Let them eat cake: A speech pathology perspective on death, dementia, and quality of life.

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May 19, 2023. By Lindsay Greenwood.

2022-23 NC Schweitzer Fellow Lindsay Greenwood

The inevitability of death is one of the only commonalities between people across the globe. No one escapes it and it cannot be permanently prevented. Despite this reality, Americans historically have a difficult time discussing death. The stigma surrounding this conversation brings upon an interesting question: If we all die, why is it so taboo?

One of the leading causes of death for older adults in the United States is dementia. Dementia is a progressive disease where your nerve cells lose connection in your brain, resulting in difficulties in memory, thinking skills, mobility, and changes in personality. It manifests and advances differently for people, but it is universally progressive and has no cure. Having worked in the acute hospital setting, I’ve treated several people at various stages with their dementia. While I observed the stereotypical traits of poor memory or behavioral issues, I also saw a variety of additional complex medical problems stemming from their diagnosis. One very common issue in my patients was dysphagia, or difficulty swallowing. 

Dysphagia can lead to food or drink falling into your airways and or lungs (called aspiration) potentially leading to pneumonia, choking, repeated hospitalizations, and even death. According to a study by Dr. John Rosenbek and peers, approximately 84%-93% of people with dementia have dysphagia. Other symptoms experienced at late-stage dementia include limited speech, inability to walk or stand, incontinence, and an increase in agitation and confusion. All of these symptoms can indicate the end of life nearing months or weeks away.  Per the Alzheimer’s Society, the leading cause of death for dementia patients is aspiration pneumonia. However, this may not impact whether or not someone’s diet would be restricted.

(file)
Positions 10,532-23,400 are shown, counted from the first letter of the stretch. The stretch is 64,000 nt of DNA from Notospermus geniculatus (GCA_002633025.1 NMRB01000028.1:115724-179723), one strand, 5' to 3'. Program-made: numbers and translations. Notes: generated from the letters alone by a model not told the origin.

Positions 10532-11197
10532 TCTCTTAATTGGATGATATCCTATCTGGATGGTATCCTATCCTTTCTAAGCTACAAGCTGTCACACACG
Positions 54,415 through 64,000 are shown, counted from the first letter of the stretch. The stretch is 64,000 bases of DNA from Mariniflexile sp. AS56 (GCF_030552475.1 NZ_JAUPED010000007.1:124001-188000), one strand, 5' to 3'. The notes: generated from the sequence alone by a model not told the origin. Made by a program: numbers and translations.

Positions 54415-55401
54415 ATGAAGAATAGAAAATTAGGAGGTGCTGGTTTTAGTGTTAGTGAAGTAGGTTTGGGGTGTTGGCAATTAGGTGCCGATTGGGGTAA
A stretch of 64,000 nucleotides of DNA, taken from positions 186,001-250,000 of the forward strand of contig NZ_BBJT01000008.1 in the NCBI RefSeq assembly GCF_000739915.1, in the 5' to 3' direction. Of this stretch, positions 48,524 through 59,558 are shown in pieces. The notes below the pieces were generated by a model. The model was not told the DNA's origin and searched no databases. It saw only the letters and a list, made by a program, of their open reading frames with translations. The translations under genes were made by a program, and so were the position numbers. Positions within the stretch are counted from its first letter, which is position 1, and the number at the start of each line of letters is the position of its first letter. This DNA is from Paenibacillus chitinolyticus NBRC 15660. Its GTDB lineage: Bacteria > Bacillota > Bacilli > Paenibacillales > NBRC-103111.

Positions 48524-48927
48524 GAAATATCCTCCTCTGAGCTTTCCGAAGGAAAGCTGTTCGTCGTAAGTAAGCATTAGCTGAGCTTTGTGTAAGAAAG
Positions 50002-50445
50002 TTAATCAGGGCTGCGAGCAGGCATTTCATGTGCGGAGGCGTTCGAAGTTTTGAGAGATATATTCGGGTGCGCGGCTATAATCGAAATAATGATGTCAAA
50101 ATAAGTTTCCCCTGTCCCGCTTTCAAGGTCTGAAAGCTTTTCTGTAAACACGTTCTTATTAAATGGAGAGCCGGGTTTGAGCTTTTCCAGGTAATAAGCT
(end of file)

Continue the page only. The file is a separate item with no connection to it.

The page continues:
Prevention of aspiration is one of the highest priorities of speech pathologists in the hospital. I would do whatever is best to protect the health of those I’m treating. But in the case of dementia patients, treatment and prevention of aspiration is not necessarily what’s in their best interest. Some have believed that placing a G tube to give alternate means for nutrition as a preventative measure for dementia patients. According to research published by geriatric physician Dr. Li, placement of a G tube for dementia patients does not prolong their life expectancy. They are not proven to prevent malnutrition or even aspiration. This makes G tube placement a less optimal medical intervention. But there’s a larger point in this conversation of care that can be missed: prolonging life is not the primary goal.

I’ve seen several families in crisis in my time working in the hospital. So many people are rightfully concerned on what kind of intervention will keep their loved one alive. What can get lost in this narrative is does it serve to deprive a dying person their favorite meal or dehydrating them? While the concern of aspirating, choking, or developing pneumonia are real medical consequences, we should be considering the quality of life consequences associated with limiting someone from eating and drinking. It is not honoring or caring to strip a dying dementia patient of one of life’s simplest pleasures.

Death with advanced dementia is inevitable. As a health professional and daughter to aging parents, I have to keep this in mind for plans of care for those I treat and those I love. It is best to have conversations about end-of-life wishes while everyone is healthy and before we are in a health care crisis. 

It’s difficult to think about putting your father or significant other at risk of aspiration. It can feel more comfortable to place a G tube and not think about it. Ultimately though, this does not protect their lungs and it certainly does not enhance their quality of life. Instead of running from death when it’s imminent, we should be embracing empathetic care and honor the life of those nearing their final rest. 

Lindsay Greenwood

2022-23 NC Schweitzer Fellow

NCCU Communication Sciences and Disorders, Class of 2023